Blind Spots

Just sharing my thoughts from the pulpit today.

May these words of my mouth and this meditation of my heart be pleasing in your sight, LORD, my Rock and my Redeemer.

I heard a joke awhile ago that fits this week.

Sherlock Holmes and Dr. Watson went on a camping trip. After a good meal and a bottle of wine, they laid down for the night and went to sleep. Some hours later, Holmes awoke and nudged his faithful friend. “Watson, look up and tell me what you see.”

Watson replied, “I see millions and millions of stars.”

“What does that tell you?” Holmes said.

Watson pondered for a minute. “Astronomically, it tells me there are millions of galaxies and potentially billions of planets. Astrologically, I observe Saturn is in Leo. Horologically, I deduce the time is approximately a quarter past three. Theologically, I can see God is all-powerful and we are small and insignificant. Meteorologically, I suspect we will have a beautiful day tomorrow. Why, what does it tell you?”

Holmes said, “Watson you idiot, someone has stolen our tent.”

Sometimes we are blind to what is going on right in our midst, and in a spiritual sense, we can be blind to what God is doing so well for us.

Okay, now we can get down to business, but you’re going to participate. I want everyone to cover their eyes. Come on, no cheating.

Now, I want you to take one hand away. What do you see?

Okay, now take off your second hand. Is the picture clearer and more complete?

Clear vision. Let’s see if we get some.

I’m not sure whether I am the blind man or Jesus’ disciples or the Pharisees in today’s Gospel. I’m probably a little of each … and I’m going to share some personal testimony to illustrate what I mean. It’s a little lomg-winded, but you need to know the context and history before it all comes together {I hope}.

As most of you know, I was raised in the Catholic tradition and was an altar boy for eight or nine years through high school. At one time, I thought my vocation might be the priesthood. I could “preside” at a mock Mass, knowing every part, every word … and back then it was in Latin! The only thing that stopped a trip to the seminary was the realization those pesky little girls grew up into very good looking young women.

Now, Karen and I came to “faith” from different paths. I can’t remember a time when I didn’t trust in the Lord with all my heart. I made that commitment formally when I received confirmation way back in grade school. At that time, I pledged my heart and soul to the Lord.

Karen’s journey was a little different. While she, too, was raised in the church as a youngster, it wasn’t until March 1977 when she fully understood and accepted Jesus Christ as her personal Savior.

I traveled the traditional path. Karen enjoyed a rebirth. I focused on the Old Testament as a foundation for the New Testament. Karen reveled in the New Testament as a fulfillment of the Old Testament. I was more comfortable with orthodoxy and hymns. Karen enjoyed good worship music and energized services. I had an exclusive personal relationship with the Lord. Karen was more inclusive. I wasn’t comfortable sharing my faith. Karen was quite comfortable sharing her faith. I was reluctant to lead prayer. Karen was open and willing to lead prayer. Karen introduced me to contemporary Christian music. I taught her how to discern matters of faith. Karen opened my world to diversity and evangelization. I drew her into a deeper personal relationship with Jesus. Karen showed me how to share my faith. I showed her how to live her faith.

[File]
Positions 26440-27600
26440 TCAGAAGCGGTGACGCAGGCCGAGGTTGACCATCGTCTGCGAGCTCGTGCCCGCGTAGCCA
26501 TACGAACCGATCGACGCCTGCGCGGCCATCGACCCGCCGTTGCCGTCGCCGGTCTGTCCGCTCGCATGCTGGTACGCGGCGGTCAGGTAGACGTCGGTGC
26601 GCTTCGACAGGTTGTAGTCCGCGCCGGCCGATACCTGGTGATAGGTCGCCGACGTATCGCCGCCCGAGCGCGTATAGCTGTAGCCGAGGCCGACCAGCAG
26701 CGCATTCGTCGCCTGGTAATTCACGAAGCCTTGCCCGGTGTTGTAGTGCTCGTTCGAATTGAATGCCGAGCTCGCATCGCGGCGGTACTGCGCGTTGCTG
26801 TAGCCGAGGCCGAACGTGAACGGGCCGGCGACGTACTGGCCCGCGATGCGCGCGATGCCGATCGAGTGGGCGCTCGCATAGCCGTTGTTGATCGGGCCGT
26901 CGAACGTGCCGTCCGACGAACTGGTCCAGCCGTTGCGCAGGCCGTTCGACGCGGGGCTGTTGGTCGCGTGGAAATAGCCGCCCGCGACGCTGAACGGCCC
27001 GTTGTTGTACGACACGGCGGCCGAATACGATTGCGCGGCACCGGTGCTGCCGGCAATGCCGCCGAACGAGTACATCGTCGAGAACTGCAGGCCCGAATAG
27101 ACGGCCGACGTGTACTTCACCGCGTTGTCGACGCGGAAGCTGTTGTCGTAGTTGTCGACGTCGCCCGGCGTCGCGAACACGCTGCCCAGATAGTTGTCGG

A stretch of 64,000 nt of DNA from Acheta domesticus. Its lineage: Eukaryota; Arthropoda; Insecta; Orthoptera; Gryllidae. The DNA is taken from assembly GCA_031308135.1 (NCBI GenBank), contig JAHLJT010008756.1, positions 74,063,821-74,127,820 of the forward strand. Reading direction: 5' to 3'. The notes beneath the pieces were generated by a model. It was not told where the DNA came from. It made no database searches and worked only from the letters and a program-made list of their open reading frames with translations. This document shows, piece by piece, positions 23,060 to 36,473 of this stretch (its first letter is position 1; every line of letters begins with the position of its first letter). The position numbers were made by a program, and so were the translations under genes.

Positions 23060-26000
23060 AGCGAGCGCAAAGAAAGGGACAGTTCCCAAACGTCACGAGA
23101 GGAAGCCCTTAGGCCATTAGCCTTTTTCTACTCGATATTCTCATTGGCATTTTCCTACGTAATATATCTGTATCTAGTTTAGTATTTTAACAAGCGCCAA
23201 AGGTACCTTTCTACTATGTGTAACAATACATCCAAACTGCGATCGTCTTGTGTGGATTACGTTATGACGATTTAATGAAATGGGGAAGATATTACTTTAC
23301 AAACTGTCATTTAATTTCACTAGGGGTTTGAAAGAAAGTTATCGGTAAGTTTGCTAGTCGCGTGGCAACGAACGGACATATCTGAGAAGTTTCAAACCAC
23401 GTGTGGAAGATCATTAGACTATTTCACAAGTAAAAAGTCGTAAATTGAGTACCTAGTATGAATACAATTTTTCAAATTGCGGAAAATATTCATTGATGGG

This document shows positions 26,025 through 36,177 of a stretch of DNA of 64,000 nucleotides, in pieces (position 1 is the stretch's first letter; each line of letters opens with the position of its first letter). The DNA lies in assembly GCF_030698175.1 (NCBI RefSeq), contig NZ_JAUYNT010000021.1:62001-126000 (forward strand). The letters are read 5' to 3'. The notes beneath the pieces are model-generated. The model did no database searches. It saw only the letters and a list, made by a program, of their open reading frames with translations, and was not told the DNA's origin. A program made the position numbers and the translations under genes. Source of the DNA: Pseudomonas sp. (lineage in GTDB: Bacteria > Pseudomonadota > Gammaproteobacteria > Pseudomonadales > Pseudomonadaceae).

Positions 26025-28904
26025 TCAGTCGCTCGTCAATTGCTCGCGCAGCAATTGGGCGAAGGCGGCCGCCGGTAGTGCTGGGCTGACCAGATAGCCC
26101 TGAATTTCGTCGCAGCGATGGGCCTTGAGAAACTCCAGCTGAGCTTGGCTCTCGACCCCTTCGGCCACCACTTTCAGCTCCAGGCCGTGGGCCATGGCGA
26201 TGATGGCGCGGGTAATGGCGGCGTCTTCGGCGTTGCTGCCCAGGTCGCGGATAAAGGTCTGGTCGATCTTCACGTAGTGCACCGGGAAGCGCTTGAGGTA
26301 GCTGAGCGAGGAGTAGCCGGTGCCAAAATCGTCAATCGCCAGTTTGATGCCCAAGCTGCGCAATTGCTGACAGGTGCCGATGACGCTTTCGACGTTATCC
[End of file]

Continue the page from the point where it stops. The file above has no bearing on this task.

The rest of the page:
She was supportive as I embarked in my ministry in the Catholic press and behind me all the way when I was became an elder at Tyre Reformed, jokingly referring to me as “Pastor Joe” when I delivered my first sermon. I encouraged her to start Manna, a Christian magazine, and pushed her – without too much resistance – into being active in the church. We were Eucharistic ministers at St. Ignatius and prayer partners for each other throughout the years, although, regrettably, we did not often pray together.

But it wasn’t always so. I vividly remember a “discussion” we had shortly after Karen was “reborn.” We were at a crossroads … she was attending a more Pentecostal church while I was going to the Catholic chapel at the local hospital. Our finances were unraveling. Our 8% ARM was adjusted up the maximum 2%. One of the kids was a;ways sick. We were facing stress-related health issues. I was spending more time working and less time at home while she was spending more time at home dealing with five children.

On day we got into a terrible argument about something I don’t even remember. I flew out of the house and peeled out, spending the next few hours at the park in Belvidere just reflecting. When I got back home, ready and willing to apologize, I was greeted with “Do you feel like a man, now?” referring to my rubber-burning departure. I simple said, “No,” and went to bed (although that was an impressive strip of rubber).

The next couple of days were strained to say the least. That weekend she went off to her church and I went off to mine. When we got back I said, “We have to talk about this.” She said, “Yes, we do.”

So we set aside the time to just talk. Neither one of us could remember what sparked the original argument, but the conversation quickly turned to our faith journeys. I told her I was uncomfortable with her church which, to me, was too Pentecostal and had some questionable doctrines. I liked the pastor and the people, but it seemed too divisive. The church seemed too willing to separate the sheep and to cast non-members as non-believers who should be avoided … even if they were spouses. Karen wanted to be baptized again at that church. I told her I wouldn’t stand in her way, but before she made that decision, she should pray on it and check out its doctrines, especially concerning speaking in tongues as a prerequisite for believers. Just because the pastor says something doesn’t make it true.

She told me she wasn’t comfortable in a Catholic church. “All you do is stand up, sit down, kneel down, stand up,” she noted. “There’s no worship, no songs of praise. Even during the sermons, rarely do you hear a priest talk about Scripture or the plan of salvation. It’s the same thing, over and over. And when was the last time you saw a Catholic with a Bible? They don’t even bring them to church.”

The debate lingered. My defense was simply my faith was in Jesus Christ; I believed Jesus Christ was the promised Savior; He became man and died to free my personal sins; through Jesus Christ I was assured salvation. My religion was an extension of that faith.

But she pressed me further and asked if I was a Christian (remember, she had been “reborn” just a few months back). I answered a resounding “Yes!” but I was taken aback. How could this baby in faith question me … who had walked the walk for years?